The debate over Buccaneer Energy’s jack-up drill rig and related drilling plans in has fallen along predictable lines. Some see Buccaneer as a hopeful sign of good jobs and increased oil and natural gas supplies. Others see Buccaneer as a shadowy, profit-driven Australian corporation lured to Cook Inlet by massive state subsidies, with little regard for local people or our fisheries.
Of course, the truth probably falls somewhere in between. But a recent lawsuit filed by Buccaneer’s contractor -- Archer Drilling -- reveals a driving need to put the brakes on Buccaneer’s rush to drill, and to ask some pointed questions about its ability to drill safely amid Cook Inlet’s prized fisheries.
Buccaneer is a young, independent corporation motivated largely by the considerable subsidies offered by the state of Alaska. Under Alaska’s Clear and Equitable Share (ACES) program, Buccaneer can get back 65 cents for every exploration dollar spent and 45 cents for every development dollar. Last year, Buccaneer claimed it reaped $13 million for its Kenai Peninsula work. Additionally, Buccaneer is chasing up to $25 million in tax credits under the so-called Stampede Act, which offers massive inducements to companies drilling new, deep wells in Cook Inlet. Buccaneer routinely boasts of these “highly favorable” tax conditions in its investor communications.
Limited Alaska experience
Aside from the fact these subsidies distort free markets and deny Alaskans the true value of our publicly-owned resources, they also attract companies like Buccaneer with little knowledge of our people and our place, and with few financial resources to address major problems.
Buccaneer raises serious concerns for several reasons. First, it lacks the experience and know-how to operate in offshore Alaska. It’s never engaged in offshore exploratory drilling in Alaska’s challenging conditions and it’s stumbled its way through our permitting process. Furthermore, it has defaulted on its leases in Upper Cook Inlet, and is close to default on onshore leases around Kachemak Bay, for failure to explore as promised.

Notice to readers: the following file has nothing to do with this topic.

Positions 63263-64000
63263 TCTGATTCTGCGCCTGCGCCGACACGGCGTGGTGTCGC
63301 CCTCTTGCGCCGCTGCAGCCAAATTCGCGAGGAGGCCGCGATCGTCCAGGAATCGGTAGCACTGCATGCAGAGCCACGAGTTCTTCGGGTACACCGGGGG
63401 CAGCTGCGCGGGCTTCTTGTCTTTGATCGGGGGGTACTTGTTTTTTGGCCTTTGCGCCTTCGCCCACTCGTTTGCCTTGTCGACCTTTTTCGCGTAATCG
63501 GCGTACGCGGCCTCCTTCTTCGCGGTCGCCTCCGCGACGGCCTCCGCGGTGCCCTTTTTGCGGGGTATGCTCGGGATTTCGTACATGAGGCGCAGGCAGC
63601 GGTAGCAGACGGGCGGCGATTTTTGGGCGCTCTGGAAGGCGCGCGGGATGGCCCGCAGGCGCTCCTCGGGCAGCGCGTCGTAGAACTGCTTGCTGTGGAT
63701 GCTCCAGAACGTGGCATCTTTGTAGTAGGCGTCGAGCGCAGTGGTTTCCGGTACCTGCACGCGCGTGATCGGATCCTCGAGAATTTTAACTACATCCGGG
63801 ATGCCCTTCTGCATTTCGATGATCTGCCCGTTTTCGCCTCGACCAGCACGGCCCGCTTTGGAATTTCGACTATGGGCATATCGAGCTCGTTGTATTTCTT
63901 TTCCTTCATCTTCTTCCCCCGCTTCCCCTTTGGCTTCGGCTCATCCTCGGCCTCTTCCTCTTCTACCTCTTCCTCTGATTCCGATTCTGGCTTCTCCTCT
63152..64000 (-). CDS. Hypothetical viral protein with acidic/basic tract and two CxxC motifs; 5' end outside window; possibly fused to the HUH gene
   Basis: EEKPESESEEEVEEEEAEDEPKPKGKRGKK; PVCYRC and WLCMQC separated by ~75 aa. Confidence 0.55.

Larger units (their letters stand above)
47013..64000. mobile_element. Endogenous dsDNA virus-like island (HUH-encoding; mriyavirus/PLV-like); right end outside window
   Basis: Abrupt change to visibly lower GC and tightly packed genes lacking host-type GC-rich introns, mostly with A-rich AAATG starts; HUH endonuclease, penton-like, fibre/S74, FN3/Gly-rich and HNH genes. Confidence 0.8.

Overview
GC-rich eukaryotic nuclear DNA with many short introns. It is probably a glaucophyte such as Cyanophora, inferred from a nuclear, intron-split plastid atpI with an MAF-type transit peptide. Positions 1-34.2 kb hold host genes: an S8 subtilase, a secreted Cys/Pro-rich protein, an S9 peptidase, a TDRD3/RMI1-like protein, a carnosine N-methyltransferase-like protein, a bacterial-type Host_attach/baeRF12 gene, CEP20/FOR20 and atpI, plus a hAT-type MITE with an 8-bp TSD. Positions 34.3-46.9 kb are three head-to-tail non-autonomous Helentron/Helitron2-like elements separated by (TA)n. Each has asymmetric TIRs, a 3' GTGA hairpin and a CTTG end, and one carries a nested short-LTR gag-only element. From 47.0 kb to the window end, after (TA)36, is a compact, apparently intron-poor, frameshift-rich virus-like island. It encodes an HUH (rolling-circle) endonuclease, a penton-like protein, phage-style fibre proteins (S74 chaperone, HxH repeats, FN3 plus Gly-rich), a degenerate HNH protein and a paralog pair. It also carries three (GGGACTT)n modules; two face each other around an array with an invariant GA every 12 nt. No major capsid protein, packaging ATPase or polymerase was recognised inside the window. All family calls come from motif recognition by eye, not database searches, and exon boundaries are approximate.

Next, Buccaneer is a shaky corporate venture. It lost more than $45 million last year. Its stock is currently trading at 5 cents a share, and its market capitalization is a mere $68 million and dropping. One financial website gives Buccaneer a 43 percent chance of bankruptcy. And based on the fact it couldn’t pay workers in Kenai on time, and now, according to Archer, owes more than $6 million in unpaid bills for jack-up rig work, its cash flow presents serious concerns.
To make matters worse, our state corporation -- the Alaska Industrial Development and Export Authority -- invested $24 million in the rig and falls second in line behind Chinese investors if Buccaneer goes belly-up. AIDEA is also liable if there’s a big spill; according to public documents, “[a]s an owner of a jack-up rig, AIDEA would be liable for a catastrophic event associated with exploratory drilling.”
Finally, and perhaps most disturbing, Buccaneer has not been honest with our local community or its investors. When its jack-up rig arrived in Kachemak Bay in August, Buccaneer announced the rig would be gone in two weeks after a short list of repairs. When that time line slipped, Buccaneer cited “unanticipated” problems with alarm systems and other low level issues. Yet reports from workers and allegations by Archer paint a wholly different picture; that Buccaneer knew the rig needed substantial repairs after years sitting off the coast of Malaysia, yet it prematurely pulled the rig from a Singapore shipyard knowing Alaska did not have the shipyard services needed to complete the substantial upgrades. In its legal complaint, Archer sums up the situation: “By favoring wishful thinking over hard facts, [Buccaneer] turned a blind eye to the amount of time, money and effort need to bring (the jack-up) rig up to operational levels.”
Archer Drilling is a respected company familiar with operations in some of the harshest drilling environments in the world. In its complaint, Archer asserts Buccaneer is incapable of safely drilling offshore in Cook Inlet. Buccaneer’s track record of late and non-payments, it’s unfamiliarity with Alaska conditions, and its unwillingness to tell the truth do not lend confidence.
Yet Gov. Sean Parnell, Department of Natural Resources Commissioner Dan Sullivan and other state officials have blindly pressed to get Buccaneer the permits it needs to drill in Cook Inlet, despite huge flashing red warning signs. If we expect to develop our resources in a responsible and ethical manner, it’s time to stop the permitting stampede and take a hard look at whether Buccaneer is the type of corporation that can safely drill in our Cook Inlet fisheries.
Bob Shavelson is director of advocacy for Cook Inletkeeper, a nonprofit focused on the waters and fisheries of Cook Inlet. His views are his own.